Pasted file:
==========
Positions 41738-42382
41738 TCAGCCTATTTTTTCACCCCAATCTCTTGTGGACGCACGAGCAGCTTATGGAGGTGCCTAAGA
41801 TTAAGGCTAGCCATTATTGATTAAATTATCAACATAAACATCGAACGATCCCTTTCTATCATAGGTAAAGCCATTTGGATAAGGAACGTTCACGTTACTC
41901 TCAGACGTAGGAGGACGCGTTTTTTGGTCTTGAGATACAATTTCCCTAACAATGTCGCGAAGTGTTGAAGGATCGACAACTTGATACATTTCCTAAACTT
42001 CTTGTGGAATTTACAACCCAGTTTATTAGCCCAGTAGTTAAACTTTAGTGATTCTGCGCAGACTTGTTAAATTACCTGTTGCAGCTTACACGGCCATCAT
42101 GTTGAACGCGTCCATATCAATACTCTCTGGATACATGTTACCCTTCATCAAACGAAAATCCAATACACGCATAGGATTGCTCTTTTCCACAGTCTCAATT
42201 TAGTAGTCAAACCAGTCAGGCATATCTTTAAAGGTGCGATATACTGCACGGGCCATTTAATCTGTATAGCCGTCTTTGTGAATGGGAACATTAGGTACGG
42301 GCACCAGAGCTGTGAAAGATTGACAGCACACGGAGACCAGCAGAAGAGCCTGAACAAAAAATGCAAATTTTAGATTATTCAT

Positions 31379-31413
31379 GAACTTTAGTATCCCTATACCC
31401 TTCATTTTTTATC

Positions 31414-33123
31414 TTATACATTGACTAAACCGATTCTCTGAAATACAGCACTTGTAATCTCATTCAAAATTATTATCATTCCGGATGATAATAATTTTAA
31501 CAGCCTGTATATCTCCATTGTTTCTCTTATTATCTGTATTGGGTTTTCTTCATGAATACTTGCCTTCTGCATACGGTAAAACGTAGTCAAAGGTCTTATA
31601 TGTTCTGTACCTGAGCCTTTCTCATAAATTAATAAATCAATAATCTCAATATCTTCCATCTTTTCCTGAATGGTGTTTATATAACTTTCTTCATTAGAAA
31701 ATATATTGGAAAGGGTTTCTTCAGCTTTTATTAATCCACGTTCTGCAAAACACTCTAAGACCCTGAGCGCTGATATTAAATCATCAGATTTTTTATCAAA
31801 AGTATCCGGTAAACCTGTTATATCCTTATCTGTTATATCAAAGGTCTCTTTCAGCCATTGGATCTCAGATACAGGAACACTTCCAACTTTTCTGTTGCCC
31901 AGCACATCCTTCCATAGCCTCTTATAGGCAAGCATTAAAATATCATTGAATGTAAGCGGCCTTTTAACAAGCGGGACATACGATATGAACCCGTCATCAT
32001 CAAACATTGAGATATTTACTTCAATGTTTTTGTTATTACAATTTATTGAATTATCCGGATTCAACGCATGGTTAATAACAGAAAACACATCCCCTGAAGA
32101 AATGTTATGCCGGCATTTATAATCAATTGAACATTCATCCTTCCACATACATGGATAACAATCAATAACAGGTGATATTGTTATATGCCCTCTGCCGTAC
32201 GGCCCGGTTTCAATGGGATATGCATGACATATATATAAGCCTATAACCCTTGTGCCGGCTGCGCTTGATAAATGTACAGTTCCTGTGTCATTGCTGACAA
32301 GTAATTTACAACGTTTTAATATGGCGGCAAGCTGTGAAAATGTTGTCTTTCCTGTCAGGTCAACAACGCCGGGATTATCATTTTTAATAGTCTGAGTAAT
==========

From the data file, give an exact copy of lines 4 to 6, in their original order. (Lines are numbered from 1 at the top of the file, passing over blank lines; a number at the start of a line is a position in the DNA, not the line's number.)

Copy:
41901 TCAGACGTAGGAGGACGCGTTTTTTGGTCTTGAGATACAATTTCCCTAACAATGTCGCGAAGTGTTGAAGGATCGACAACTTGATACATTTCCTAAACTT
42001 CTTGTGGAATTTACAACCCAGTTTATTAGCCCAGTAGTTAAACTTTAGTGATTCTGCGCAGACTTGTTAAATTACCTGTTGCAGCTTACACGGCCATCAT
42101 GTTGAACGCGTCCATATCAATACTCTCTGGATACATGTTACCCTTCATCAAACGAAAATCCAATACACGCATAGGATTGCTCTTTTCCACAGTCTCAATT